Silver Price Falls To Oversold Territory

November 16, 2019

London (Nov 16)  The price of silver hit a high in early September when the precious metal traded to a peak at 19.54 on the continuous futures contract and $19.75 on December futures. Since then, the price of silver corrected. Last week, silver fell to another new short-term low at $16.615 per ounce.

So far, in 2019, silver has traded in a range between $14.245 and $19.54 on the nearby COMEX futures contract. At around $16.90 at the end of last week, the price of the metal was at the midpoint of the year. Silver experienced a 50% retracement of the move higher during the current price correction.

On the short-term chart, silver has declined into oversold territory. On the long-term quarterly chart, the price action remains bullish. With silver trading under $17 per ounce, the odds that the precious metal is near a short-term bottom are rising. The most direct route for a risk or investment position in the silver market is via the physical bars and coins available through dealers around the world. The COMEX division of the CME provides highly liquid futures and futures options contracts on the precious metal. For those who do not wish to hold actual silver or venture into the futures arena, the Velocity Shares 3X Long Silver ETN product (USLV) and its bearish counterpart (DSLV) allow market participants to take leveraged risk positions in the silver market via standard equity accounts.

Silver is more volatile than gold

Silver is a volatile metal that attracts lots of speculative interest when the price begins to trend. Silver often moves far more than gold on a percentage basis

The monthly chart highlights that monthly historical volatility in the gold futures market stood at 14.13% as of the end of last week.

The monthly price variance metric stood at 22.29% in the silver futures market. Silver offers investors and speculators more opportunity than gold when it comes to short, medium, and long-term risk positions on the long and the short side of the market.

Silver underperformed the yellow metal during the June through September rally

In June 2019, gold broke out above its technical resistance level at the July 2016 post-Brexit high of $1377.50 per ounce. The monthly chart shows that the price of the yellow metal rose to its highest price since 2013, when it traded to $1559.80 in early September. Gold moved from its low for this year at $1266 to the September peak or 23.2%.

Meanwhile, silver never challenged its July 2016 peak at $21.095 per ounce. However, the nearby silver futures market moved from its 2019 low at $14.245 to a peak at $19.54, or 37.2% over the same period when gold took off on the upside. While silver did not experience the same technical breakout as gold, it still delivered a more substantial percentage gain over the period.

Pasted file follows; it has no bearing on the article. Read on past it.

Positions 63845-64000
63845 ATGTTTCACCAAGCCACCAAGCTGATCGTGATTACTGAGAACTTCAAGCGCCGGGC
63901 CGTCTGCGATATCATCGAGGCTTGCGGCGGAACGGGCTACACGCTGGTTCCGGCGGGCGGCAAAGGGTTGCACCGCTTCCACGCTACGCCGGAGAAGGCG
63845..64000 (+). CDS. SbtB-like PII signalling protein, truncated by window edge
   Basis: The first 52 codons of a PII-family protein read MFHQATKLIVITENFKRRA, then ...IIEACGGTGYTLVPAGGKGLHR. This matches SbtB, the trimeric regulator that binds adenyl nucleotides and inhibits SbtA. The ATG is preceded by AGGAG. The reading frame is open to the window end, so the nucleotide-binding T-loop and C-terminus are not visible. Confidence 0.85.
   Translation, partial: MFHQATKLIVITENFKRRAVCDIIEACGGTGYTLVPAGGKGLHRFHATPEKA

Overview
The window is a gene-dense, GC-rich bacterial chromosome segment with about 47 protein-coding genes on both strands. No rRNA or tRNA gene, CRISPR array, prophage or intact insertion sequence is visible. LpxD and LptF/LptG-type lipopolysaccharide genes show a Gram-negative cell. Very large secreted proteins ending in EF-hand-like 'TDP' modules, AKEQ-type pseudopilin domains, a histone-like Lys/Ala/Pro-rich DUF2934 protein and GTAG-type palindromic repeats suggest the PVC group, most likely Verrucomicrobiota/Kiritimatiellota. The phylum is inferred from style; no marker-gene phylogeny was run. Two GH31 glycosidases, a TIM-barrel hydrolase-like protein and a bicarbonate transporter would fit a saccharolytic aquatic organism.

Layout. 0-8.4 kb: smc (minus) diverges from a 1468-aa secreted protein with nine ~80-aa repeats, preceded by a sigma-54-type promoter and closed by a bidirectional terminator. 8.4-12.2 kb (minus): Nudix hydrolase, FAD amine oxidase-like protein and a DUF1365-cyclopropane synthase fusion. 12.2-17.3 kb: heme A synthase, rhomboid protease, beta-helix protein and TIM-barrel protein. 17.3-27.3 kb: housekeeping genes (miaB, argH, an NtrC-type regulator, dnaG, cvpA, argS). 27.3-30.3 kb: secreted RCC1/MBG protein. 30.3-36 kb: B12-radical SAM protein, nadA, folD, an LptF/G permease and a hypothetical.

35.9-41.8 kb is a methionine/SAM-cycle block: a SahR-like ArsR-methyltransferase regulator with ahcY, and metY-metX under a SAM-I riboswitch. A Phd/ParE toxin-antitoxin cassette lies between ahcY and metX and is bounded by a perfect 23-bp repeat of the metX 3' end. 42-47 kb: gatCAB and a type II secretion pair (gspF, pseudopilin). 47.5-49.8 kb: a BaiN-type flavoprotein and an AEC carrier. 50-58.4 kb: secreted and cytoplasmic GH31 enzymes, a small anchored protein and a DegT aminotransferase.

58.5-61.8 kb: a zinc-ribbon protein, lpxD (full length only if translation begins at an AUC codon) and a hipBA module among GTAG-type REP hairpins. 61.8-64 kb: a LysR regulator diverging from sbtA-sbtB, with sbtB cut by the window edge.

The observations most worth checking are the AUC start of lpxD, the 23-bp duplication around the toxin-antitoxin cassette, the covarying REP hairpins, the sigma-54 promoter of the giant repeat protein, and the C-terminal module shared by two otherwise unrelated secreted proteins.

During the most recent correction from the high, gold fell to a low at $1446.20 on November 12, a decline of 7.3% from the high. At the same time, silver fell to a low at $16.615 on the same day or 15% above its early September peak.

Still looking bullish on the long-term chart

The midpoint in the silver futures market so far in 2019 stands at $16.8925 per ounce. The price was marginally above that level at the end of last week. Meanwhile, the long-term picture for the silver market continues to look constructive at just below the $17 per ounce level.

The quarterly chart illustrates that the price momentum indicator crossed higher in April and is approaching neutral territory. At 50.9, relative strength displays a neutral condition. Even though silver delivered wider percentage price moves on the up and downside in 2019, quarterly historical volatility at under 11% is at the lowest level of 2019 and since way back in 2002.

The total number of open long and short positions stood at the 221,250-contract level last week. While the metric is not far below its all-time peak, which was at just under 243,500 contracts, the current level does not indicate that the market is too long or too short at the current price level.

The long-term technical picture of the silver market tells us that the current period of price consolidation is healthy and could lead to further gains.

Expect a wide trading range in the silver futures arena

Silver followed gold to the upside from June through September. Even though it did not break out from a long-term technical perspective, it continued to display a wider price variance than the gold market.

Silver will be watching the yellow metal over the coming weeks and months. If gold moves to a higher high and challenges the $1600 level, expect silver to also move to a new high. The critical technical level in the silver market on the upside stands at the July 2016 high at just over $21 per ounce. A break above that level could send a herd of buyers into the silver market. In 1980, silver hit its all-time peak at over $50 per ounce. In 2011, the price fell just short of that level when it rose to $49.82 per ounce.

The trend in global interest rates continues to favor precious metals. The US Fed is unlikely to cut rates further this year. Chairman Powell indicated that a rise in the Fed Funds rate is not on the horizon. At 1.50%-1.75%, the short-term rate in the US is close to a historic low. At negative 50 basis points in Europe, the deposit rate is at the lowest level in history. Precious metals compete with other assets. When rates are rising, fixed-income securities become more attractive. In a falling rate environment, precious metals tend to shine.

At the same time, there are more than a few issues facing the world that will continue to ignite periods of fear and uncertainty. Gold and silver both tend to benefit when market participants seek shelter in assets that typically hold their value.


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